25. 25. Continuous Integration arc diff Phabricator diff Local validations Code reviewers ● Commit message validation (e.g. test plan, revert plan) ● Linting Herald rules Rules like: ● “If certain files are touched, add {certain people} as reviewers ● If the files added contain a certain phrase, add a comment to the diff Build results Do a build with: ● Linting ● Unit tests ● Static code analysis Create a pull request
  26. 26. Herald rules
  27. 27. Herald rule example
  28. 28. ● Our lint rules are extensive, evolved since the early years ● NEAL: our language agonistic linting platform (open sourced) Linting: a first class citizen
  29. 29. Continuous Integration arc diff Phabricator diff Local validations Lint, Build, Test Update the diff arc land “Merge to master” Code Repo Submit Queue Do a “full” build with: ● Linting ● Unit tests ● Static code analysis ● UI testsBuild Result Validation pass
  30. 30. Build speeds matter (even) more, as the team grows
  31. 31. Continuous testing process @Uber Write code & land to master Pre-release testing Ship to users
  32. 32. Continuous testing process @Uber Write code & land to master Pre-release testing Ship to users ● Local checks (linting) ● Continuous Integration (linting, unit tests, static analysis) ● Code review ● Safe merging to master (UI tests, SubmitQueue)
  33. 33. Continuous testing process @Uber Write code & land to master Pre-release testing Ship to users
  34. 34. Ready for production release. Merge code to master Release candidate ? master Build cut Automated tests Manual tests
  35. 35. Manual testing (sanity)
  36. 36. Manual testing (sanity)
  37. 37. Test tenancy Staging Production code (master) Test accounts Production accounts Production accounts Test accounts Test tenancy Production tenancy Staged rollout code (master) Staging & production systems Production system with test tenancy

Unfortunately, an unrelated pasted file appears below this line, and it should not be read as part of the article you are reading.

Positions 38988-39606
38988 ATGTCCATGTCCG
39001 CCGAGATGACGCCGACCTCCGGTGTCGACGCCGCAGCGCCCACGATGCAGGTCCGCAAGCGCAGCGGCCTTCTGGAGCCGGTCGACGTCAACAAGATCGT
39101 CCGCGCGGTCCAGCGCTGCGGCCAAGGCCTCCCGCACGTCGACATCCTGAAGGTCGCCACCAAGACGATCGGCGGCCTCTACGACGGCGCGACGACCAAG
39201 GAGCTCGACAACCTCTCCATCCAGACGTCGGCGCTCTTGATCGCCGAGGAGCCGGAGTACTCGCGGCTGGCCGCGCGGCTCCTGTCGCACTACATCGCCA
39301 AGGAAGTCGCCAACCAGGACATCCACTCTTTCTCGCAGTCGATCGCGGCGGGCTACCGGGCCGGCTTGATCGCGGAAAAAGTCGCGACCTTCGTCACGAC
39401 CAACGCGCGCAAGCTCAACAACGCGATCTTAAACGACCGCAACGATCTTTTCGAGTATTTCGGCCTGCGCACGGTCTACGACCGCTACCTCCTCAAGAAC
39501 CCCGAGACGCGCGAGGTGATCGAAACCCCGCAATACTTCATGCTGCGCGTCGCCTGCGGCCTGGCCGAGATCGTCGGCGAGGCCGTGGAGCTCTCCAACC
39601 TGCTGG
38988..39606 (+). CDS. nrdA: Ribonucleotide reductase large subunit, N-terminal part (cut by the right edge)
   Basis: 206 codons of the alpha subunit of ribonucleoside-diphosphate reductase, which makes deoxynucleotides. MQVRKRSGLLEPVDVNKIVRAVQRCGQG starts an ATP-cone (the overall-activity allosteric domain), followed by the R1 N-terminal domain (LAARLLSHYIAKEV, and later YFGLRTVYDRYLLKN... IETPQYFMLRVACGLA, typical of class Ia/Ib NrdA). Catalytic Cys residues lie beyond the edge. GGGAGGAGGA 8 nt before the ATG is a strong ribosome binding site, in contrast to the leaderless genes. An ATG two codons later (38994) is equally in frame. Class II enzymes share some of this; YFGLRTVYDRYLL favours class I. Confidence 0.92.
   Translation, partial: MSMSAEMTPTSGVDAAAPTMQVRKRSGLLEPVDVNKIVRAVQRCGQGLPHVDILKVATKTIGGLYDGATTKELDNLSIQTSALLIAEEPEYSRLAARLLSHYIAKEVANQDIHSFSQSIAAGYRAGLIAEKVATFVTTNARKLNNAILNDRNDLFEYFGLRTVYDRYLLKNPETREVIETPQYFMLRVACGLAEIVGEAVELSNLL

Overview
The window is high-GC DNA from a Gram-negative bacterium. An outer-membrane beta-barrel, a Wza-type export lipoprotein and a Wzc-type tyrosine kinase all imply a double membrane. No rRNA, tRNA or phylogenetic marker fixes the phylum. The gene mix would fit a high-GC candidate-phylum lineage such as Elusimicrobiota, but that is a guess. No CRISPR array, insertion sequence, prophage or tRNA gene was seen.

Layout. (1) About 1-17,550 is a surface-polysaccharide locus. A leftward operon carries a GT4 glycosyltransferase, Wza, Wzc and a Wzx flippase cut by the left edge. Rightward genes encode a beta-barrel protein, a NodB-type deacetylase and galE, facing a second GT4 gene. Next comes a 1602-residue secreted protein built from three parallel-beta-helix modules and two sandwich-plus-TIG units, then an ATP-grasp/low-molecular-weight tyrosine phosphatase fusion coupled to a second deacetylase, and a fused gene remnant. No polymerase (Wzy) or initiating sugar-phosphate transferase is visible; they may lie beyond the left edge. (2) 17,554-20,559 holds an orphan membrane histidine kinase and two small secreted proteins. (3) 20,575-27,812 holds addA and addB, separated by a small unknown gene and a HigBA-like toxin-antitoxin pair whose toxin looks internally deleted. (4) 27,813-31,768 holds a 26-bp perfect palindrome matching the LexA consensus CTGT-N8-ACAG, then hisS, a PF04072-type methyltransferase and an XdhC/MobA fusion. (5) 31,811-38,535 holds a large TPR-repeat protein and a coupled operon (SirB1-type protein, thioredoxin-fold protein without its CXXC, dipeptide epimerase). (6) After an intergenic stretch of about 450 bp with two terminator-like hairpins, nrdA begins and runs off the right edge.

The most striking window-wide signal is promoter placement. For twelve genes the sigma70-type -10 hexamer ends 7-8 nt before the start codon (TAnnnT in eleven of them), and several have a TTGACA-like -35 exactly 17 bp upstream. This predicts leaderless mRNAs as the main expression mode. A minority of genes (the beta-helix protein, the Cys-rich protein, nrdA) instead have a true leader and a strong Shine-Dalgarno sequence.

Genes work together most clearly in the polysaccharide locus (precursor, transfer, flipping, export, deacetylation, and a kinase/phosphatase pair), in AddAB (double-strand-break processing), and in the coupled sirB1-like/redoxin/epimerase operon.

38. 38. Ready for production release. Merge code to master Release candidate master Build cut Automated tests Manual tests Dogfooding bugreports
  39. 39. Dogfooding
  40. 40. Dogfooding: sending bug reports Bug reporter tool Phabricator ticket Take screenshot Teams triage
  41. 41. Ready for production release. Merge code to master Release candidate master Build cut Automated tests Manual tests Dogfooding bugreports Crash reports
  42. 42. Ready for production release. Merge code to master Release candidate master Build cut Automated tests Manual tests Dogfooding bugreports Crash reports Localization ... Fix Hotfix
  43. 43. Build Train
  44. 44. Continuous testing process @Uber Write code & land to master Pre-release testing Ship to users ● Manual testing (sanity) ● Dogfooding ● Crash reports ● Build train
  45. 45. Continuous testing process @Uber Write code & land to master Pre-release testing Ship to users
  46. 46. Facts ● Bugs will be introduced that none of the previous tests catch ● With native apps ○ New builds can take days to ship due to the app store approval process ○ Users might not update their apps for a while. Conclusion ● Every change should be revertable, remotely. ● Let’s use backend-controlled feature flags Rolling out to production on mobile
  47. 47. Remote Bugfixing: Feature Flags
  48. 48. Rollout can be risky if the population is large & there is no monitoring. Staged rollout ● Control user exposure in early stages via a feature flag ● Monitor the impact on key business metrics at each stage Rolling out to production (not just) on mobile
  49. 49. Ready for production release. Staged rollout Monitor Rolled out Rolling out a new feature
  50. 50. Staged rollout monitoring for business impact: statistically significant differences
  51. 51. Monitoring: business events
  52. 52. Monitoring: performance
  53. 53. Continuous testing process @Uber Write code & land to master Pre-release testing Ship to users ● Staged rollout ● Monitoring & alerting ○ Crash reports ○ Business events ○ Performance
  54. 54. The mobile testing lifecycle Write code & land to master Pre-release testing Ship to users In production Build cut Release Staged rollout & monitoring Code & functional quality checks Functional & UX quality checks, hotfixes Are we done testing? Rolled out
  55. 55. Things will catch fire
  56. 56. The mobile testing lifecycle Write code & land to master Pre-release testing Ship to users In production Build cut Release Staged rollout & monitoring Code & functional quality checks Functional & UX quality checks, hotfixes Uh-oh... Monitor & triage issues/alerts